Agency History #3135


General Patrick Connor, mining entrepreneur and commander of a federal military unit sent to Utah, and his prospector soldiers organized the Ophir Mining District on 6 August 1870. Connor and his soldiers separated this southern section from the already organized Rush Valley District when they discovered a particularly promising lode in Ophir Canyon, in Tooele County, Utah. They named the canyon and the district, Ophir, in memory of the famed mines of King Solomon. True to this name, Ophir became the most productive canyon in the Oquirrh Mountains. Miners poured in from California and Nevada, and during the decade of the 1870s extracted millions from the canyon. Ophir mines predominantly produced silver, but also lead, zinc, and gold. Early productive claims include Silveropolis, Chloride Point, Shamrock, Mountain Lion, Liver Chief, Mountain Tiger, and Rockwell. The mining town, Ophir, became a thriving community with a population of more than 1,000 people. Ophir's big boom lasted only through the decade of the 1870s, and by the turn of the century all of Ophir's big mines had ceased operation. But, even as the town dwindled, small operators continued to hammer the ground, periodically making small strikes as they tried to revive past glory.

The Ophir Mining District was already well established when Congress passed a federal mining law in 1872, (Statutes at Large, Treaties, and Proclamations, of the United States of America , vol. 15, 1872, chap. 152) legitimizing the already established precedent that individuals had the right to claim mineral wealth in the public domain. Federal mining law also validated the authority of local mining districts to manage mining activity and keep records of claims. In 1897 the Utah Legislature enacted a mining law which transferred responsibility for keeping mining records to county recorders (Laws of Utah, 1897, chapter 36). The Ophir Mining District only temporarily complied with this requirement. Ophir District recorders soon regained custody of their records and continued to keep records for the district until 1929.


Early Utah mining districts adopted by-laws to regulate local activity. By-laws adopted for the Ophir District required prospectors to place a legible notice stating the number of feet claimed, the names of locating parties, and the name by which the claim should be known. Original Ophir by-laws limited the extent of any claim to 200 feet along the lode, with a width of 100 feet on each side, with the exception that the original discoverer was allowed double. To hold a claim for six months, by-laws required that owners do at least one faithful day's work within thirty days of discovery and an additional day's work within sixty days. Holding a claim for one year required the removal of ten cubic yards of picked ground or two cubic yards of blasted ground. All claims had to be recorded within 10 days of discovery. When federal mining law was enacted in 1872, miners in the Ophir District revised by-laws to conform to federal regulations. Claims could be up to 1500 feet instead of the 200 foot limit previously imposed. Claims could be maintained with $100 worth of work annually, if $50 worth of work was completed within 90 days of discovery.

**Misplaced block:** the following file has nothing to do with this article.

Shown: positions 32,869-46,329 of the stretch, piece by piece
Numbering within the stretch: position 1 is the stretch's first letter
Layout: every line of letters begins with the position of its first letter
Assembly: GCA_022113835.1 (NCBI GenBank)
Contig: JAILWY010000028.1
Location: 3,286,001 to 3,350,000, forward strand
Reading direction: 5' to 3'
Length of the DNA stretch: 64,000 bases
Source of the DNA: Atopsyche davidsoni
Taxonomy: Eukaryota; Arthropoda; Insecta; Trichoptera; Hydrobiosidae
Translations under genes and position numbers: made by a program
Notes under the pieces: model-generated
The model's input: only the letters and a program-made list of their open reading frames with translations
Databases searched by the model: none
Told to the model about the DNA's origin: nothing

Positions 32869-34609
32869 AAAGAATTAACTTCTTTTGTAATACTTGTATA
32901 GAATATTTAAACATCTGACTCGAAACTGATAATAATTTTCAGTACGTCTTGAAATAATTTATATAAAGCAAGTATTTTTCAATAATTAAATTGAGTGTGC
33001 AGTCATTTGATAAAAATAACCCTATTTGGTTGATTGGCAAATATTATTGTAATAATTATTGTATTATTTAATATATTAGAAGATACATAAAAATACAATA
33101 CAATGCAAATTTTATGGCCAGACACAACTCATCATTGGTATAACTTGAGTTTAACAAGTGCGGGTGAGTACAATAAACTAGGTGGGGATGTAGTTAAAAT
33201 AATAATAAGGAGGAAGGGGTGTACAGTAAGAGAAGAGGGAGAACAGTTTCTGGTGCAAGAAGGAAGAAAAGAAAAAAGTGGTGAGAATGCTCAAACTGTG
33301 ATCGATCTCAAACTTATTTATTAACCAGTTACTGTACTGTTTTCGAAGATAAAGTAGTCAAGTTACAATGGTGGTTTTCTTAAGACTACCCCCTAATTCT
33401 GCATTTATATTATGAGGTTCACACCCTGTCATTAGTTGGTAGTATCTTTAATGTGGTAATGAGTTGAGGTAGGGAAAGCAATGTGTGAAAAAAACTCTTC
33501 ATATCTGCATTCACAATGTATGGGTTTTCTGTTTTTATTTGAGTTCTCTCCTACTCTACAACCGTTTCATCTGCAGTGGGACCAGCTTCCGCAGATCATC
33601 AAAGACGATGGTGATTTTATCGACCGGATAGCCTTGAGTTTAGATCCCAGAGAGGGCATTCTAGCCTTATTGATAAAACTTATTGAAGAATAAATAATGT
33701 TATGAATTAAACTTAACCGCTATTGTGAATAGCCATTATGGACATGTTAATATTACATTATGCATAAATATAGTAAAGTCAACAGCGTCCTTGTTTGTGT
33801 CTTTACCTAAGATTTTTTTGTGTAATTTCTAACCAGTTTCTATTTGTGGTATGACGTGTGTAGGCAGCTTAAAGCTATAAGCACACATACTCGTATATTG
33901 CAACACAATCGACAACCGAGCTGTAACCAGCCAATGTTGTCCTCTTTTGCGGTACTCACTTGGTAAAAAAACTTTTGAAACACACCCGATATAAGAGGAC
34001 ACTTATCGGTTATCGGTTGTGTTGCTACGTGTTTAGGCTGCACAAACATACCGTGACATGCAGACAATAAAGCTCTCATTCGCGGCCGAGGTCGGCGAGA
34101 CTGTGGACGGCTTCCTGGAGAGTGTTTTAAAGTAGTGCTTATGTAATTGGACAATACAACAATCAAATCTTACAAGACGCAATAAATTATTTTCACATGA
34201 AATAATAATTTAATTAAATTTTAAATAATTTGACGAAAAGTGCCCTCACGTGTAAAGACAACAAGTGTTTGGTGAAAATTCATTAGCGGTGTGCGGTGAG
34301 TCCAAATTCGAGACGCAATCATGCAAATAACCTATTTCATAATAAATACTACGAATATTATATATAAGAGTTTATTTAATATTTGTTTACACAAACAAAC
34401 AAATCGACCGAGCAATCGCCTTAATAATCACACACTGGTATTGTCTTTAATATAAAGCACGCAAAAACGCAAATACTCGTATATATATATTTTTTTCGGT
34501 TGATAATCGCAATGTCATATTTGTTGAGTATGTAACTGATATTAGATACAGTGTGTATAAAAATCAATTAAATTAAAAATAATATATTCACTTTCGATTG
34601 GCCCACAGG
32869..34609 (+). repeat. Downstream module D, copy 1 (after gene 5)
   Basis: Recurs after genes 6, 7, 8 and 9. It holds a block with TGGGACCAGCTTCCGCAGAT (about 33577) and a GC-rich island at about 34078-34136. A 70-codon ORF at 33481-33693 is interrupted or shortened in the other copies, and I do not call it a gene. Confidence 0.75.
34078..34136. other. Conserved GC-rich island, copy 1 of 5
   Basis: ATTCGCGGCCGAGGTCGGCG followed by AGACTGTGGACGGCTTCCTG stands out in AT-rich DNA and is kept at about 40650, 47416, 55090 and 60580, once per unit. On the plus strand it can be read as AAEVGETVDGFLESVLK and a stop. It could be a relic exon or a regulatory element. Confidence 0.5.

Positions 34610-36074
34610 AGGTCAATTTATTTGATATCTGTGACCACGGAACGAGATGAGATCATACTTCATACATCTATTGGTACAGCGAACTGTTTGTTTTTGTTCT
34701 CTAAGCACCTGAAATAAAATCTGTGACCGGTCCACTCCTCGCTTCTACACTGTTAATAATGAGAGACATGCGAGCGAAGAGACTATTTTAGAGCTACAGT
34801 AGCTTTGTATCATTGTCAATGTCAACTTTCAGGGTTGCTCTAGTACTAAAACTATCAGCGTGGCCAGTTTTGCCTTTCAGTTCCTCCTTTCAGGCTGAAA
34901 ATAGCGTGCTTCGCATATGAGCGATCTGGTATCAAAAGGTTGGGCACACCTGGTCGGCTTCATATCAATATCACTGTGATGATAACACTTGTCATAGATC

Miners in the Ophir District revised by-laws and elected recorders for the district at annual miners' meetings. Recorders served for one year terms. By-laws required recorders to personally visit the ground to inspect each claim before recording it, and to record claims in books they provided at their own expense. Recorders were entitled to collect $.50 for each name appearing on the claim. Beginning in 1872 by-laws also required recorders to keep a records of labor performed on district claims. District record books were open for public inspection


Ophir Mining District recorders appointed deputies to assist them in carrying out their responsibilities. In 1897 the Utah Legislature enacted a mining law which transferred responsibility for keeping mining records to county recorders, and the records of the Ophir District were transferred to the office of the Tooele County recorder (see Laws of Utah, 1897, chapter 36). However, by June 1899 an Ophir District recorder had resumed responsibility for record keeping in the district. Ophir District recorders continued keeping the records of the district until June 1929. Apparently, the Ophir District ceased to function as an independent agency before 1933 when the Utah Legislature reined in straggling district recorders who had not complied with the law. (See Revised Statutes of Utah, Annotated, 1933, 55-1-7).

Enoch F. Martin Aug 1870-Jul 1872
Lawrence A. Brown Aug 1872-Jul 1874
H.S.L. Bryan Aug 1874-Jul 1878
J.H. Walcott Aug 1878-Aug 1882
John Faunce Sep 1882-Feb 1897
A.O. Evans Jun 1899-Aug 1900
William E. Vowles Aug 1900-Jul 1902
A.O. Evans Aug 1902-Sep 1903
J.W. McFarlane Oct 1903-Apr 1904
G.S.X. Platt May 1904-Jul 1906
Arkie Warren Aug 1906-Nov 1907
G.S.X. Platt Dec 1907-Nov 1910
Joseph B. Osborne Dec 1910-Dec 1914
John Frank Jan 1915-Aug 1925
George W. BryanMay 1926-Jun 1929

COMPILED BY: Rosemary Cundiff , November 2002


Arrington, Leonard J. "Abundance from the Earth: the Beginnings of Commercial Mining in Utah,"Utah Historical Quarterly, vol. 31, no. 3, p. 192-119.

Laws of Utah, 1897, Chapter 36. Utah State Archives (series 83155).

Murbarger, Nell. Ghosts of the Glory Trail. Palm Desert, CA: Desert Printers, Inc., 1956.

Ophir Mining District (Utah). Recorder. Mining records. Utah State Archives (Series 24165).

Revised Statutes of Utah Annotated, 1933, 55-1-7. Utah State Archives (series 83238).

Statutes at Large, Treaties, and Proclamations, of the United States of America, vol. 17, chap. 152. Published by authority of Congress, Boston: Brown, Little and Company. United States.

General Land Office. Mining District By-laws. Utah State Archives (series 3651).

Page Last Updated July 2, 2003.